In 1995 when I was looking at buying Ryman, and approaching private equity businesses and banks to raise the money, I was told it was a dog of a business; that I was absolutely mad to even look at it, let alone consider investing in it. Why? Because the paperless office was the future and no one was buying stationery anymore.  I knew they were wrong then, and that’s why nearly 25 years on since I bought the business out of administration, Ryman is now marking its 125th year of business and doing well. Not a mean feat in the shifting plates of the current retail marketplace and a credit to the teams in store and across the business.

In 1893 there was the panic on the New York stock exchange, Beatrix Potter created Peter Rabbit and Henry Ford designed the first gasoline fuelled engine.  It was also the year that Ryman opened on London’s Great Portland Street in October, an iconic road it still resides on today, even after a number of relocations throughout the years!

Ryman has grown and we’ve acquired some friends along the way.  In 2001 we bought 86 Partners the Stationers stores and in 2007, 61 more via Stationery Box.  This created the portfolio we know now, of over 200 Ryman stores across the UK. Our latest acquisition was the iconic arts supplier brand London Graphic Centre in 2016…all helping people tackle that ‘paperless’ office head on!

At Ryman we recognise and value the heritage of the brand and that we are the custodians of it.  After Henry J Ryman, I am the business’s longest owner, and have a responsibility to its history as well as our colleagues.  

It will inevitably be survival of the fittest, through hard work and relevance.  Brands that don’t rely on just one aspect of their businesses, but instead ensure that the technology supports the stores, that the product and the price points are right, and most importantly that customer service really is excellent.  When your store colleagues care enough to make your customers feel special, an experience in itself, and want to return to buy, you can hand on heart recognise why there is life in the old dog yet.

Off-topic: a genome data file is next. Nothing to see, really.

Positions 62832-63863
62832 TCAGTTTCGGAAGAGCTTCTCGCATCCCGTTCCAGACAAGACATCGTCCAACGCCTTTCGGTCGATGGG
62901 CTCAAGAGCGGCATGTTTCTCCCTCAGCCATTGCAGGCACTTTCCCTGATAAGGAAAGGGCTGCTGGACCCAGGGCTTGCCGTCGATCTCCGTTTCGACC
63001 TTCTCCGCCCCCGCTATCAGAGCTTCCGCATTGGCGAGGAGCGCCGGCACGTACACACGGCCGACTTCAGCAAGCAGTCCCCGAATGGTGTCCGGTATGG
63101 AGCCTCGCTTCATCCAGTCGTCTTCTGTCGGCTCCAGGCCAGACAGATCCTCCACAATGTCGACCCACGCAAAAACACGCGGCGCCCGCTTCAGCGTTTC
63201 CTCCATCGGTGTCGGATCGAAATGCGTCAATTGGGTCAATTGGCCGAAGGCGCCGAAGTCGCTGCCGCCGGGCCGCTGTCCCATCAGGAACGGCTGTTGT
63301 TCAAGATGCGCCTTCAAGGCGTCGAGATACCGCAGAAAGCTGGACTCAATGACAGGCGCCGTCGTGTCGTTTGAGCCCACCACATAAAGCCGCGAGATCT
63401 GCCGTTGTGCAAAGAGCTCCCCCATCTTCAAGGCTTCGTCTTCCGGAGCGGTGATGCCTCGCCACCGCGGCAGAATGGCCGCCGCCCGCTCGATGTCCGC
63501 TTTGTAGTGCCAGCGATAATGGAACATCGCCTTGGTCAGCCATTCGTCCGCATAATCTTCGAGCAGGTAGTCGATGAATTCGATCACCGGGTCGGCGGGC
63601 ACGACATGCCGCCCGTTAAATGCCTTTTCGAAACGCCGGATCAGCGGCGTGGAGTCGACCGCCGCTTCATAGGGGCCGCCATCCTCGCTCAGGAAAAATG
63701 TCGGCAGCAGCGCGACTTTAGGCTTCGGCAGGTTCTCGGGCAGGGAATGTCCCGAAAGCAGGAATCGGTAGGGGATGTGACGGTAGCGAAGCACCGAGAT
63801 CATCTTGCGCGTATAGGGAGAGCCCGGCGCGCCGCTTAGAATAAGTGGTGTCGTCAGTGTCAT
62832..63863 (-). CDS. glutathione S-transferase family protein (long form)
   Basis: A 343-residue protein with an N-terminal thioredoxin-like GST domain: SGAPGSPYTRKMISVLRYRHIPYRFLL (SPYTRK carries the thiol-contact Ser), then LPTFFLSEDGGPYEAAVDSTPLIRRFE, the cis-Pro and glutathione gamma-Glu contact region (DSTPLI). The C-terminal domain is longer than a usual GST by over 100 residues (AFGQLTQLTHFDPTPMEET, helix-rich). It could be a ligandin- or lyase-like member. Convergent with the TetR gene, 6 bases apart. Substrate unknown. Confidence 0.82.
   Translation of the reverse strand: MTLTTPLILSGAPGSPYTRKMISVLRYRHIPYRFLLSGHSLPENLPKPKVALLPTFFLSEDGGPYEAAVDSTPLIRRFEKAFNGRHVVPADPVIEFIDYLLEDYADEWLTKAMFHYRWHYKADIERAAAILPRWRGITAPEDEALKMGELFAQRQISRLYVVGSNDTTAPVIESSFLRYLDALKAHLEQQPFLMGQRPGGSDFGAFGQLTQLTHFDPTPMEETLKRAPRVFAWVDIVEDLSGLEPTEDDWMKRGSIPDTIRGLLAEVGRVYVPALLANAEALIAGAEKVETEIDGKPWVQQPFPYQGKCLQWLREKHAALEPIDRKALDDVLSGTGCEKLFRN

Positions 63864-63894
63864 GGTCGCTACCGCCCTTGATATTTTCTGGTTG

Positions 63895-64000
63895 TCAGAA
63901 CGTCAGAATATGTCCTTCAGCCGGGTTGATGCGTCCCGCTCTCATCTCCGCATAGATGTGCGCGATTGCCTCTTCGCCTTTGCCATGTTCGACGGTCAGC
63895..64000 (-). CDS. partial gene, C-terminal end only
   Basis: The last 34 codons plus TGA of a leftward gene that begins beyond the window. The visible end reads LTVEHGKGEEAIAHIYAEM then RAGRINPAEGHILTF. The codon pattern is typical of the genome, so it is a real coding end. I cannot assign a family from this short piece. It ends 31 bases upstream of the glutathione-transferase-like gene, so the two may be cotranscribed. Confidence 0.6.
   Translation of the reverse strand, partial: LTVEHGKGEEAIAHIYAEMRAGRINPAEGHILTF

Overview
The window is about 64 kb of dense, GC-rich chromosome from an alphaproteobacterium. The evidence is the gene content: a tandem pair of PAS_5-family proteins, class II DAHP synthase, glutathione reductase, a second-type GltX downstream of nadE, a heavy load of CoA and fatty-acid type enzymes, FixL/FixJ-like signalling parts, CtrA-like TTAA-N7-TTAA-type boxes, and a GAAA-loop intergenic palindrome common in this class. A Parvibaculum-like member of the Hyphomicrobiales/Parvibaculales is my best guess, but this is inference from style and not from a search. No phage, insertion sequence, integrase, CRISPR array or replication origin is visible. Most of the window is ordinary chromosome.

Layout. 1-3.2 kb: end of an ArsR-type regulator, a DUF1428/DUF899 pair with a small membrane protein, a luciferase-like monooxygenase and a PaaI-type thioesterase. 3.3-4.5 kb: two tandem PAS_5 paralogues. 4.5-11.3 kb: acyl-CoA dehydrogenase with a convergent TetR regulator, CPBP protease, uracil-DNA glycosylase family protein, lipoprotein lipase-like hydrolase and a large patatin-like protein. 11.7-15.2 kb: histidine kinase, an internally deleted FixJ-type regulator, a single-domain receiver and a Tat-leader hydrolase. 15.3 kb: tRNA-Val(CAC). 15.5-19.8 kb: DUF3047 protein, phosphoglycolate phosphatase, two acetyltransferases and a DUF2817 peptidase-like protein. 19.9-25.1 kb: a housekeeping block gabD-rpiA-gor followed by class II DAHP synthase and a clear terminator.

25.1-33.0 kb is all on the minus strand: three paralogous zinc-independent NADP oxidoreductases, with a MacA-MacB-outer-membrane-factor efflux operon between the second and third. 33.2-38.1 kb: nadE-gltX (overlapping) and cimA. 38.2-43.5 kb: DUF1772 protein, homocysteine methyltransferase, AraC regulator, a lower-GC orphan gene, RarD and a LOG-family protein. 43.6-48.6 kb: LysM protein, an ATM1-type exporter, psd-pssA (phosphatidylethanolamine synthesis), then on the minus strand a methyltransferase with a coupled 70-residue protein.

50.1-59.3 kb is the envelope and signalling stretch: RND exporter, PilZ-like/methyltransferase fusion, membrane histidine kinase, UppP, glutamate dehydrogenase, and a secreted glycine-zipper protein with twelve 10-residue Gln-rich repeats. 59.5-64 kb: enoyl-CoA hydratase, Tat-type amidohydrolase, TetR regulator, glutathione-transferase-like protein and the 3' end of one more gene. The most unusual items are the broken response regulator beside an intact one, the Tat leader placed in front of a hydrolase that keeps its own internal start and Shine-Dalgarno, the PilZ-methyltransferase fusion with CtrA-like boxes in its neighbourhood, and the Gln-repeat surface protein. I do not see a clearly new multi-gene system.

As business owners we must understand why we exist.  Ryman used to sell fax rolls, and now it sells plain paper for printers.  It used to sell typewriter ribbon and now it’s ink cartridges. We now help our B2B customers in a more bespoke way and have introduced services for increased convenience for our customers and to meet demand.  Ultimately, we must give our customers what they want and need now, not what we’ve always given them – or someone else will.

The high street is under pressure, but hard work, investment and relevance are what will ensure that retailers, like Ryman, stay on our high streets for the foreseeable future; important to the economy and people’s livelihoods.

To ensure the high street remains right in the heart of our communities the Government must help the whole industry through retail-friendly policy.  They must address the Business Rates elephant in the room; the unfair taxation of the shrinking physical retail cake as opposed to the rising digital cake.  The future of retail depends upon it.